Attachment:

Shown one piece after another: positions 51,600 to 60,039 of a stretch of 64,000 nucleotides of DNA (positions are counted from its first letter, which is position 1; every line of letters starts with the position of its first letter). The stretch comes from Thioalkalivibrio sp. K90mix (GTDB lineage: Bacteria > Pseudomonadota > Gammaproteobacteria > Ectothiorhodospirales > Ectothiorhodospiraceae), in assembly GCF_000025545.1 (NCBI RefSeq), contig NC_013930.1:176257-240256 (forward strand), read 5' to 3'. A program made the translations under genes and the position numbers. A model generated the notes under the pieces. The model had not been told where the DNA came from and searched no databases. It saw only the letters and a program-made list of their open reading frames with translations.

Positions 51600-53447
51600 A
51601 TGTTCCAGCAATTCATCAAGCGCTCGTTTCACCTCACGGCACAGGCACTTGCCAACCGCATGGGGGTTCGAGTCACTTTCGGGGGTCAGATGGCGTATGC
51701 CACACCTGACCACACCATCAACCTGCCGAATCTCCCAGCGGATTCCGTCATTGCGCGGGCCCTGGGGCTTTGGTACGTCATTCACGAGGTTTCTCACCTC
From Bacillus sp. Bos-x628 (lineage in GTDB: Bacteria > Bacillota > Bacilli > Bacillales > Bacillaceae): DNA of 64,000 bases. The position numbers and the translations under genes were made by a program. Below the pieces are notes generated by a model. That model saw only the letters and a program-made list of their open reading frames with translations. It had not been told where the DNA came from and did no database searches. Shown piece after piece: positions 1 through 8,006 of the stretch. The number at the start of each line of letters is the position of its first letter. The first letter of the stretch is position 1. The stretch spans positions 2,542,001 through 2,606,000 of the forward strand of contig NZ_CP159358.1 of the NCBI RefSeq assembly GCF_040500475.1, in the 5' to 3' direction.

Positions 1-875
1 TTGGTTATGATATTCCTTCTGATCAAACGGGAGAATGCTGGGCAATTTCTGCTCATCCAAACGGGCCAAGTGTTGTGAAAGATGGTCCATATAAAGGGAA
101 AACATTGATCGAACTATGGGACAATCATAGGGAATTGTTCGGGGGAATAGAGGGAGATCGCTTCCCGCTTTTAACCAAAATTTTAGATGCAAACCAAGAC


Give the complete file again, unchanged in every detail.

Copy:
Shown one piece after another: positions 51,600 to 60,039 of a stretch of 64,000 nucleotides of DNA (positions are counted from its first letter, which is position 1; every line of letters starts with the position of its first letter). The stretch comes from Thioalkalivibrio sp. K90mix (GTDB lineage: Bacteria > Pseudomonadota > Gammaproteobacteria > Ectothiorhodospirales > Ectothiorhodospiraceae), in assembly GCF_000025545.1 (NCBI RefSeq), contig NC_013930.1:176257-240256 (forward strand), read 5' to 3'. A program made the translations under genes and the position numbers. A model generated the notes under the pieces. The model had not been told where the DNA came from and searched no databases. It saw only the letters and a program-made list of their open reading frames with translations.

Positions 51600-53447
51600 A
51601 TGTTCCAGCAATTCATCAAGCGCTCGTTTCACCTCACGGCACAGGCACTTGCCAACCGCATGGGGGTTCGAGTCACTTTCGGGGGTCAGATGGCGTATGC
51701 CACACCTGACCACACCATCAACCTGCCGAATCTCCCAGCGGATTCCGTCATTGCGCGGGCCCTGGGGCTTTGGTACGTCATTCACGAGGTTTCTCACCTC
From Bacillus sp. Bos-x628 (lineage in GTDB: Bacteria > Bacillota > Bacilli > Bacillales > Bacillaceae): DNA of 64,000 bases. The position numbers and the translations under genes were made by a program. Below the pieces are notes generated by a model. That model saw only the letters and a program-made list of their open reading frames with translations. It had not been told where the DNA came from and did no database searches. Shown piece after piece: positions 1 through 8,006 of the stretch. The number at the start of each line of letters is the position of its first letter. The first letter of the stretch is position 1. The stretch spans positions 2,542,001 through 2,606,000 of the forward strand of contig NZ_CP159358.1 of the NCBI RefSeq assembly GCF_040500475.1, in the 5' to 3' direction.

Positions 1-875
1 TTGGTTATGATATTCCTTCTGATCAAACGGGAGAATGCTGGGCAATTTCTGCTCATCCAAACGGGCCAAGTGTTGTGAAAGATGGTCCATATAAAGGGAA
101 AACATTGATCGAACTATGGGACAATCATAGGGAATTGTTCGGGGGAATAGAGGGAGATCGCTTCCCGCTTTTAACCAAAATTTTAGATGCAAACCAAGAC